2. Physical address and landline telephone number. This is especially good if you are a limited company.
3. A domain based email address for example email@example.com.
4. Any relevant trade association logos.
5. Where appropriate consider including insurance details. Not too detailed just give the basic cover etc.
6. Multiple domains. This may not be a tangible part of the actual website but owning the top level domains for a business is a good idea and an indicator of a serious business. For example JIMLTD.com/.co.uk/.net and JAMESIMAGEMANAGEMENTLIMITED.com/co.uk all point at this website.
Looking at this from the other side, as a website user you can check a websites safety status with a Google Transparency Report. By typing in a web address you can search to see whether a website is currently dangerous to visit.
*Nothing in this post should be taken as legal advice on which you can rely. It is for general information only and just represents my understanding of current UK/EU legislation. If you are unsure of your position I strongly recommend that you take professional legal advice.
According to LinkedIn John Mueller is a senior webmaster and trends analyst at Google. So if anyone is in a position to talk about new webpages and search engine optimisation it should be him.
The question that I was interested in seemed straightforward; How long does it take for new web pages to show up in the search engines? The answer, as with most things SEO was not definitive. The problem starts with the disclaimers that have to be made with almost everything to do with this complicated subject. At this point it occurs to me I should just let you watch the video. You can get the answer straight from the source and I can demonstrate how easy it is to feature a YouTube video on your Blog (copy link - paste link).
I have chosen CookieYes primarily to make my own sites compliant but also to be able to offer an affordable and GDPR solution to my clients. CookieYes provides:
After doing my due diligence I chose CookieYes for three main reasons:
Unfortunately this is one of those topics that can become very confusing very quickly. But with that in mind it occurs to me that I should write something about MY UNDERSTANDING of what GDPR actually is.
The General Data Protection Regulation (GDPR) is an EU-wide regulation that controls how companies and other organisations handle personal data. Post Brexit it is likely that the UK Government will implement like-for-like legislation.
One interesting 'kicker' to all of this is that website owners need to log all consents given. You can check out the ICO's 'Cookies and similar technologies page'.
It's worth noting that I have made the changes and engaged with CookieYes because it's the right thing to do AND now I don't have to worry (as much) about falling foul of complex regulations.
As always if you think I've gotten something wrong please let me know.
*CookieYes Limited is registered in the UK. Company no. 13074037.
Please Note: Nothing in this post should be taken as legal advice on which you can rely. It is for general information only and just represents my understanding of current UK/EU legislation. If you are unsure of your position I strongly recommend that you take professional legal advice.
I want to finish with the point that website owners should always be finding different ways to tell people what they need to know and why they need to know it. It's only then that a solution can be presented. For example a young person with a new car may not know that oil is a big deal or what could happen if they don't check it regularly. The principle is that WHAT and WHY information presented properly to the correct audience with invariably lead to questions of HOW. Taking the example of engine oil; How do I check it? How do I change it? It is these questions that allow a link to be made between expertise and monetisation.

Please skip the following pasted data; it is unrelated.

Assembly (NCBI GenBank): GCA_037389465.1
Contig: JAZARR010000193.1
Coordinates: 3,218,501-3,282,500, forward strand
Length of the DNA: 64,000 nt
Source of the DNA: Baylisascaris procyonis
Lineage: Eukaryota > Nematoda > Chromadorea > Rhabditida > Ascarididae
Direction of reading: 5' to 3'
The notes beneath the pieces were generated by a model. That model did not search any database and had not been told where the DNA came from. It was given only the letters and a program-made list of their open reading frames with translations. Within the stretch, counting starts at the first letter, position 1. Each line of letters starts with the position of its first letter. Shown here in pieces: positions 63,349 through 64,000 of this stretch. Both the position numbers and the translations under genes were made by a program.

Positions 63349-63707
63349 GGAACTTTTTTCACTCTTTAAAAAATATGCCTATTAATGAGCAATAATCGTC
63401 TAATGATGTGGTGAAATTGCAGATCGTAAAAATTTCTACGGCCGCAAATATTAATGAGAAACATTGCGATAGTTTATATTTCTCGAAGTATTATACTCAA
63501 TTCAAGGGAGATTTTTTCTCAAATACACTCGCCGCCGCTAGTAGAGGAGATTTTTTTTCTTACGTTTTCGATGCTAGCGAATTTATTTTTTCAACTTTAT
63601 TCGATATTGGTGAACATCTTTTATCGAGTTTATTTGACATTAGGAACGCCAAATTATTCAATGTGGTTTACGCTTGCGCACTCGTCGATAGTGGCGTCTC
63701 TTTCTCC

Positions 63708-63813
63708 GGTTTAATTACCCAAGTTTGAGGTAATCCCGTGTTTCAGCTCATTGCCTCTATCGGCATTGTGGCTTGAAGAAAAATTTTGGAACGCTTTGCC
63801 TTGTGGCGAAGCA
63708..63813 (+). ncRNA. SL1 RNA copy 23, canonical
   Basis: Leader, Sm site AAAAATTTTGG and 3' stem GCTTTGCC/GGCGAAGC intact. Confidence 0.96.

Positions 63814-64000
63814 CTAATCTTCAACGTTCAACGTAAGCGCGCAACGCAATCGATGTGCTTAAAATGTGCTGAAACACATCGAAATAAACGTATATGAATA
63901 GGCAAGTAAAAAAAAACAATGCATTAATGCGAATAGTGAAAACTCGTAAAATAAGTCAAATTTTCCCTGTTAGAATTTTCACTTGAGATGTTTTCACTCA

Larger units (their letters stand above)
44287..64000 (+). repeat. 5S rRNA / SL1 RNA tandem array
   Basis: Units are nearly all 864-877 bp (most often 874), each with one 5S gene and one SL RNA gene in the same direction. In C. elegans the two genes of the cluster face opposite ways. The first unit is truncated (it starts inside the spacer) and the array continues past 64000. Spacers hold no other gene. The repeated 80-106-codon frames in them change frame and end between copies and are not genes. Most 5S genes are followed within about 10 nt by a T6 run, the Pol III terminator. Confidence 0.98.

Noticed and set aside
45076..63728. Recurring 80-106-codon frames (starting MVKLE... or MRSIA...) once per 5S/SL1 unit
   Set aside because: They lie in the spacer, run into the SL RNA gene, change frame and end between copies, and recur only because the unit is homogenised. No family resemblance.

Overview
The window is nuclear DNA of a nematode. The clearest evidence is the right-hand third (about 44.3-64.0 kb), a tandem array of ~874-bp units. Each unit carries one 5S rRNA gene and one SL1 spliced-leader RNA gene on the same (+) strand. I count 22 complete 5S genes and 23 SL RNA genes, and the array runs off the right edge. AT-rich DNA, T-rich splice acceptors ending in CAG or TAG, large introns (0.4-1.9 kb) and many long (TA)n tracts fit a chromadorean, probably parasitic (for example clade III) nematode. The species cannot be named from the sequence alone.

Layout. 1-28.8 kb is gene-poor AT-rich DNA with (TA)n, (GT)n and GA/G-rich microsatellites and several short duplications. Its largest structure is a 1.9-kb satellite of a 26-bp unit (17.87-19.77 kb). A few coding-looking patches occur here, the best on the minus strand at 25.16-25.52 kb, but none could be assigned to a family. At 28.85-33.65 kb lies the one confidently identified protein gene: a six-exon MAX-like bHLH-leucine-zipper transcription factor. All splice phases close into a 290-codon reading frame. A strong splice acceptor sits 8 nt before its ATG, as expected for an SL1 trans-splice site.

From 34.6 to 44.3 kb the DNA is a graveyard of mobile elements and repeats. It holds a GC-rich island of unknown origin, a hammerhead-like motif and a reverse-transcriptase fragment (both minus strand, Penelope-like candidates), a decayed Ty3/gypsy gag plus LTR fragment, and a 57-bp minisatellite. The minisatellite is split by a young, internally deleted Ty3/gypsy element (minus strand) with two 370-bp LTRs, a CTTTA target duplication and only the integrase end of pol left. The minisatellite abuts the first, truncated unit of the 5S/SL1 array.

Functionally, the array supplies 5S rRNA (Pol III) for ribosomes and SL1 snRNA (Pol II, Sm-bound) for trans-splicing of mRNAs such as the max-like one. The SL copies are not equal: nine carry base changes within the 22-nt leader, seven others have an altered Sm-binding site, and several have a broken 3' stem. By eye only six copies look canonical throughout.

The WHAT and WHY are FREE the HOW costs something.
First of all this whole topic is subjective. The most important thing is that whatever you write represents you and your organisation in a way that pleases you. If there is any doubt about that you may want to consider some form of split testing where you create several versions, show them to staff or stakeholders (or me) and see which gets the best response.
In the meantime here are some guidelines. The 12 points below are not a definitive list and are not in any particular order. They are just some suggestions to act as a guide. Choose the points that are applicable to your business or market sector and discard the others.
Before getting into things. I feel the need to say that everything in this post is just my understanding of what can be a confusing legal area. Also if anyone can see anything wrong with what I write please let me know.
There are three main reasons I either create my own images or license them*.
In my opinion after the quality and appropriateness of the image (which is very good from most providers) having confidence in the images legality and long-term availability is worth paying for. This is especially true now that images are relatively cheap to license.
As I write I realise that this is a traditional view of image licensing and in the modern world of micro-stock and amateur portfolios it may be outdated. The point is that I do everything I can to minimise risk when it come to business, yours or mine.
On a contractual note when James Image Management purchases images for clients they need the client to agree to be bound by the licensing agreement that comes with the image. This is done to protect our company, your company and the creator of the image.
*Nothing in this post should be taken as legal advice on which you can rely. It is for general information only and just represents my understanding of current UK legislation. If you are unsure of your position regarding image rights I strongly recommend that you take professional legal advice.
Hopefully this blog provide some insight into what we offer, provide inspiration for you to build the website you have always wanted and help with developing your business generally.